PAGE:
Neu Bulletins are DIY’s guide to the best new music. They contain every new track by an exciting, emerging artist that’s been played at full volume in the office over the past seven days, whether that’s a small handful or a gazillion gems. Just depends how good the week’s been.
We’ve also got a handy Spotify playlist where you can find all the tracks featured in Neu, so you can listen to all our hot tips in one place: head this way!
Baby Queen - These Drugs
A self-confessed "uncomfortably honest" offering, the latest track from Baby Queen is an unflinching and powerful statement on escapism, and its cost. "I don't wanna do drugs anymore / If you saw me through the eyes of a bathroom stall, your skin would crawl," Bella Latham sings candidly for the opening of 'These Drugs', against a backdrop of warm guitars and soothing synths, which enhance the redemptive feel of the track. An ethereal lesson in learning to discover your boundaries and draw a line in the sand, this one cuts deep. (Sarah Jamieson)
CMAT - I Don’t Really Care For You
Dubliner CMAT describes the intentions for her latest as “ABBA doing a spaghetti western soundtrack”, yet while the shimmering swing of ‘I Don’t Really Care For You’ does give that notion unexpected legs (or should that be hooves?), we’ll take it and raise her ‘Father John Misty does Irish-Americana’. Filled with wryly hilarious couplets (“I just spent seven hours looking at old pics of me, tryna pinpoint where the bitch began/ Somewhere after The Passion of Christ and before I got an Instagram”) and a sort of wistful-yet-cynical nostalgia, you can imagine Josh Tillman writing this and patting himself firmly on the back - as well he should. (Lisa Wright)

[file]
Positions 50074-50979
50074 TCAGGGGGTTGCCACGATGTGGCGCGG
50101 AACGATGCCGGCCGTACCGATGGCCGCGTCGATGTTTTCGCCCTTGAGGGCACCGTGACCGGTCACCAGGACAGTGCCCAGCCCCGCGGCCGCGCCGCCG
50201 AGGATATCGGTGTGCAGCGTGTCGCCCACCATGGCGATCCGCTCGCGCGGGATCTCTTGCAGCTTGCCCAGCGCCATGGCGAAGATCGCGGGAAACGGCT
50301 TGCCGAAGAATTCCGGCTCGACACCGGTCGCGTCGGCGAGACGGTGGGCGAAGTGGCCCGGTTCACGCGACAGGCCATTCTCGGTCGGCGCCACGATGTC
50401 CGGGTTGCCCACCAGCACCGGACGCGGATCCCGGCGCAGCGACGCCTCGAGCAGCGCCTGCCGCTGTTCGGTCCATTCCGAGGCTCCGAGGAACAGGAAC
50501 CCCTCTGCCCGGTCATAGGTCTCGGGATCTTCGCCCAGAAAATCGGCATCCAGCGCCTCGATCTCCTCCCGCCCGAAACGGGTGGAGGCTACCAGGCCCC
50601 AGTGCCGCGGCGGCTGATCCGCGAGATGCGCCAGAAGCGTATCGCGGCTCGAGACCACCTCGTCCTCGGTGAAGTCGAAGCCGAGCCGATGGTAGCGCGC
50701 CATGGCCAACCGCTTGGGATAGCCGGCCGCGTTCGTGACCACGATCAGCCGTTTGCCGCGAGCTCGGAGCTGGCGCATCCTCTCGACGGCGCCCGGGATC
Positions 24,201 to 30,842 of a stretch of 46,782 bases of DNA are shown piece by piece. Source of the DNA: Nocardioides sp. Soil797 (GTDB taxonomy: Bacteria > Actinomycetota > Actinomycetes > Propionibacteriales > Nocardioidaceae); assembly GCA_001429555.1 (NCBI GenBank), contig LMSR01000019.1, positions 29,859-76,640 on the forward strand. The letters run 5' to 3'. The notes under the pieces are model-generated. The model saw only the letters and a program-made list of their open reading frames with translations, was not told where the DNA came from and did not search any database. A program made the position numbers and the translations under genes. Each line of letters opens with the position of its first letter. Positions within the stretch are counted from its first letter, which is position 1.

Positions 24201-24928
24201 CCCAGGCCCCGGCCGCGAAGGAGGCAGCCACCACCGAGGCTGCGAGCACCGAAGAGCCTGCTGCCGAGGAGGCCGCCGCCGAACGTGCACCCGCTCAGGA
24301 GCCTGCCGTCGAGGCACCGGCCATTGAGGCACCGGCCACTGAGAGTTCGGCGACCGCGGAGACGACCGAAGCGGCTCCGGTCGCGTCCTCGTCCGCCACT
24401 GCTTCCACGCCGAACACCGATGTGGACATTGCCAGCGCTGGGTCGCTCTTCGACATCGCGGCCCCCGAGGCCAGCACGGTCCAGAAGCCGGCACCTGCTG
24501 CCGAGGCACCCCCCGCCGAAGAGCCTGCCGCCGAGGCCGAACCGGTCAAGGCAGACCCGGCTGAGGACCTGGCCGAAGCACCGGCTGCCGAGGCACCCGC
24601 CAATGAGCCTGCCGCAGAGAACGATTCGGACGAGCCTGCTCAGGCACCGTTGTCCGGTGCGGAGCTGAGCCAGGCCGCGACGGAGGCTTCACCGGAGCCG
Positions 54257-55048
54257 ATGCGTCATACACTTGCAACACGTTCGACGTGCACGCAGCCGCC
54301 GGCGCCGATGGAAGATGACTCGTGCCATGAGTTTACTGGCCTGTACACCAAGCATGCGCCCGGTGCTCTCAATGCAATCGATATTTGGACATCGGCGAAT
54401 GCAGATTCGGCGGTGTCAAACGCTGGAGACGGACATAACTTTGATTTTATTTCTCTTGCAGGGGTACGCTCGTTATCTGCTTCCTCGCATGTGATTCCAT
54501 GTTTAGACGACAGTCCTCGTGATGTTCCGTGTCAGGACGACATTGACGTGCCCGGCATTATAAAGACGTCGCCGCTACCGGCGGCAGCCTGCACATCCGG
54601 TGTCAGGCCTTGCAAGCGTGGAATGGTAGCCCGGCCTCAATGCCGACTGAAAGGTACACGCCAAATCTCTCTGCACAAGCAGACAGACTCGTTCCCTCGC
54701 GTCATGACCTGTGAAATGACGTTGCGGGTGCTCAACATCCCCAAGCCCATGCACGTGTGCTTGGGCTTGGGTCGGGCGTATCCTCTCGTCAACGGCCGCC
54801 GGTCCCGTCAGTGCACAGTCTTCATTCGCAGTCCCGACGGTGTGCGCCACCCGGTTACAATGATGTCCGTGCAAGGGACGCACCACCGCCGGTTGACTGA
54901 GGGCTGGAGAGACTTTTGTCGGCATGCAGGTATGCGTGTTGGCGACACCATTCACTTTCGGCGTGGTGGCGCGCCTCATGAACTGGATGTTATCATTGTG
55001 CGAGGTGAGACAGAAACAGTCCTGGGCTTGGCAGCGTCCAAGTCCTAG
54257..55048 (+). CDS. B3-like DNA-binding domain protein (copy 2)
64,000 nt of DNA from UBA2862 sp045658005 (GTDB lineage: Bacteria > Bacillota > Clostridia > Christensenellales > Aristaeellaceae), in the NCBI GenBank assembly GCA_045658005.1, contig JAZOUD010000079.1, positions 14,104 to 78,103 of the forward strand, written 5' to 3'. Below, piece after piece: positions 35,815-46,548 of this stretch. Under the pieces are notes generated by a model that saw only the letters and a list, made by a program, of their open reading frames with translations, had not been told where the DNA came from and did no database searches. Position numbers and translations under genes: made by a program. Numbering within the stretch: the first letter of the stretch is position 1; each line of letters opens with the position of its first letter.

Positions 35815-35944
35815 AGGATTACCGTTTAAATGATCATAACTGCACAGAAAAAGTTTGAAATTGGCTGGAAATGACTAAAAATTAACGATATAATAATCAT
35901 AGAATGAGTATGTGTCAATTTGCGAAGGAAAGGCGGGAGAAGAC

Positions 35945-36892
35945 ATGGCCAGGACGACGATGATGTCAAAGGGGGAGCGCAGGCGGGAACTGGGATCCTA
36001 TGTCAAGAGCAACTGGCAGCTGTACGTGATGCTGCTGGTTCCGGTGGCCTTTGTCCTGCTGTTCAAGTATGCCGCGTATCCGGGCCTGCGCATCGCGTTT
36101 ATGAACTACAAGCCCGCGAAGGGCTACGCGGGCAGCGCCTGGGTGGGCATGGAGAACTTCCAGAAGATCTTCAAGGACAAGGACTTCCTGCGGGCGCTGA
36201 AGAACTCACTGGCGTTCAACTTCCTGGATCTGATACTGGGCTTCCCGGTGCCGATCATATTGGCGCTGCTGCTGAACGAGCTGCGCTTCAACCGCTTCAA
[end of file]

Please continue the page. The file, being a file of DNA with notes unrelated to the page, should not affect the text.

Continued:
Greentea Peng - Nah It Ain’t the Same
With her long-awaited debut album finally announced, Greentea Peng has delivered up her dazzling new single 'Nah It Ain't The Same' to get us excited for what's to come. Described by Greentea as "an expression and exploration of my utter confusion and inner conflicts amidst shifting paradigms," the lush track pairs her sharp and slick bars with a woozy neo-soul R&B-flecked backing. A gorgeously rich display of the gems she can conjure, if you're not backing Greentea for big things, it's time to start now. (Elly Watson)
Social Haul - Wet Eyes
Sure, there’s much to appreciate about a slow build, but god bless the track that barely even intakes a breath before charging in. Such is the case with the slightly-horribly-titled ‘Wet Eyes’ - the first single from Social Haul (fronted by TRAAMS’ bassist Leigh Padley). Barely one note in and Padley’s already barking about the actually-quite-liberating acknowledgement of being a cog in the machine over the kind of spiralling, spiky punk that brings to mind underrated noughties Northerners Black Wire. No shitting about. (Lisa Wright)
deep tan - Camelot
Accompanied by a VERY good ‘21st June visualiser’ video (aka a compilation of the most arseholed people ever caught on film), London trio deep tan’s newest might bear the minimally sleek, dead-eyed hallmarks of their previous output to date but it is, they say, “an unashamed tribute to the sesh”. It proves that they can deliver a cheeky side as well as a strong line in spidery bass lines and slight intimidation: a new angle that can only help win people's booze-sodden hearts. (Lisa Wright)
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